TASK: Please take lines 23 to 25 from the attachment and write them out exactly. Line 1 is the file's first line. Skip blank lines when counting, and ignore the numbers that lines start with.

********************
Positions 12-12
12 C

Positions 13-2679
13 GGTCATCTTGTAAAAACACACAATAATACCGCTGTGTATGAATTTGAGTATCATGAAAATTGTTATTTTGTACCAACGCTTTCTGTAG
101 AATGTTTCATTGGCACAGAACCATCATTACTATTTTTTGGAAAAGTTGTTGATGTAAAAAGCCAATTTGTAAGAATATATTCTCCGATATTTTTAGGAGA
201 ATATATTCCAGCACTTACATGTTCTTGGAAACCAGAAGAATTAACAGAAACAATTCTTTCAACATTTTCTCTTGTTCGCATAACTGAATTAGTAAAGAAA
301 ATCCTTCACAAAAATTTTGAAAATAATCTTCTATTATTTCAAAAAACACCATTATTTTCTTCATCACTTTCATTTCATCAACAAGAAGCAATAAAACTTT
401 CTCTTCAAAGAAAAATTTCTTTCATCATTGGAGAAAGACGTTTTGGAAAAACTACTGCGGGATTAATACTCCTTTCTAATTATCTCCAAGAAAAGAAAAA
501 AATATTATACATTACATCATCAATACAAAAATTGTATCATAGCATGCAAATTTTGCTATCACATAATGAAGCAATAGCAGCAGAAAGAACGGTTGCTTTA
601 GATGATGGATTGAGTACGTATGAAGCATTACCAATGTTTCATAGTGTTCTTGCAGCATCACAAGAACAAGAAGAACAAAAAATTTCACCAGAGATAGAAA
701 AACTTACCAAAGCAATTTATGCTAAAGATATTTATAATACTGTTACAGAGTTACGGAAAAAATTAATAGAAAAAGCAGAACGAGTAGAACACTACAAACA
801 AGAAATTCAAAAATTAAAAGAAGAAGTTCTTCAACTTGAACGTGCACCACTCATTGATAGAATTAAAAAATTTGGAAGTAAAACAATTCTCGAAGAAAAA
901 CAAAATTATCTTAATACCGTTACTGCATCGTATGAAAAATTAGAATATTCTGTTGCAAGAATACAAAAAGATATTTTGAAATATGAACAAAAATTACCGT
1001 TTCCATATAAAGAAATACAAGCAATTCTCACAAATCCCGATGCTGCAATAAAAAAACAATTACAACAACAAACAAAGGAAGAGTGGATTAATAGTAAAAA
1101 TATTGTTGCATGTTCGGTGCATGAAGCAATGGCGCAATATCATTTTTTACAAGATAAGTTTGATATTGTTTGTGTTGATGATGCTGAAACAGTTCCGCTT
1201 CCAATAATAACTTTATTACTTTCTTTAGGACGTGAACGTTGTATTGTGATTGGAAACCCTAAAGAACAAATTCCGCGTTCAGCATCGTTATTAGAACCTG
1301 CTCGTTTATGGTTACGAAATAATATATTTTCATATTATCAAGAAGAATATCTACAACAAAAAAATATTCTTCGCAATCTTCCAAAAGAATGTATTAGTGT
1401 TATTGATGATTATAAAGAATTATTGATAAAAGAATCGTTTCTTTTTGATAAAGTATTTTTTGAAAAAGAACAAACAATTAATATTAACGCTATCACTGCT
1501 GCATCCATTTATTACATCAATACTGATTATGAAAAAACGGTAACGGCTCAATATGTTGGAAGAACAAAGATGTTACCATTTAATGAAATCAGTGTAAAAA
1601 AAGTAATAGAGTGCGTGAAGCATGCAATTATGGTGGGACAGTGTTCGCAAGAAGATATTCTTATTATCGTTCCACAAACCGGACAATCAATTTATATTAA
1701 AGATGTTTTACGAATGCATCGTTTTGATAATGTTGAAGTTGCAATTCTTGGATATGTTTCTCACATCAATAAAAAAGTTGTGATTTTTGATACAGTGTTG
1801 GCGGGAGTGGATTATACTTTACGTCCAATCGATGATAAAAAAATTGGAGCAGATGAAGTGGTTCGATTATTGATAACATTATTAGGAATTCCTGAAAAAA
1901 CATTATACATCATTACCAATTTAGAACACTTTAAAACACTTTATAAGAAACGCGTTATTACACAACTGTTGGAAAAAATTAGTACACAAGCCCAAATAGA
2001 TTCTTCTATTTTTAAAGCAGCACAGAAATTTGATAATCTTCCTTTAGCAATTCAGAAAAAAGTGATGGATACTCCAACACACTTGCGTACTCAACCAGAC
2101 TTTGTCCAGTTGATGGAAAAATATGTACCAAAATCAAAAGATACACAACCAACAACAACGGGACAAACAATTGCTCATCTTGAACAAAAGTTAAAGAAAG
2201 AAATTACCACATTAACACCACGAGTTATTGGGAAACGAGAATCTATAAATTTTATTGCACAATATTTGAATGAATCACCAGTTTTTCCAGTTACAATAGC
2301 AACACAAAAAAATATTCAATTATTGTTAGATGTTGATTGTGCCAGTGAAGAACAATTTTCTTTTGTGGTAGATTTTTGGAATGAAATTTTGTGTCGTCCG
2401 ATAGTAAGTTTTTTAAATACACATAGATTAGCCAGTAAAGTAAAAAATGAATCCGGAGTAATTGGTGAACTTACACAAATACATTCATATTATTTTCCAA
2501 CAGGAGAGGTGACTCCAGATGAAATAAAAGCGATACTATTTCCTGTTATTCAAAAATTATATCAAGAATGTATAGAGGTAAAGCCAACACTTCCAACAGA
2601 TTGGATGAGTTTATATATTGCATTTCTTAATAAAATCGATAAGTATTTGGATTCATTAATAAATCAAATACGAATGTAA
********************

1901 CATTATACATCATTACCAATTTAGAACACTTTAAAACACTTTATAAGAAACGCGTTATTACACAACTGTTGGAAAAAATTAGTACACAAGCCCAAATAGA
2001 TTCTTCTATTTTTAAAGCAGCACAGAAATTTGATAATCTTCCTTTAGCAATTCAGAAAAAAGTGATGGATACTCCAACACACTTGCGTACTCAACCAGAC
2101 TTTGTCCAGTTGATGGAAAAATATGTACCAAAATCAAAAGATACACAACCAACAACAACGGGACAAACAATTGCTCATCTTGAACAAAAGTTAAAGAAAG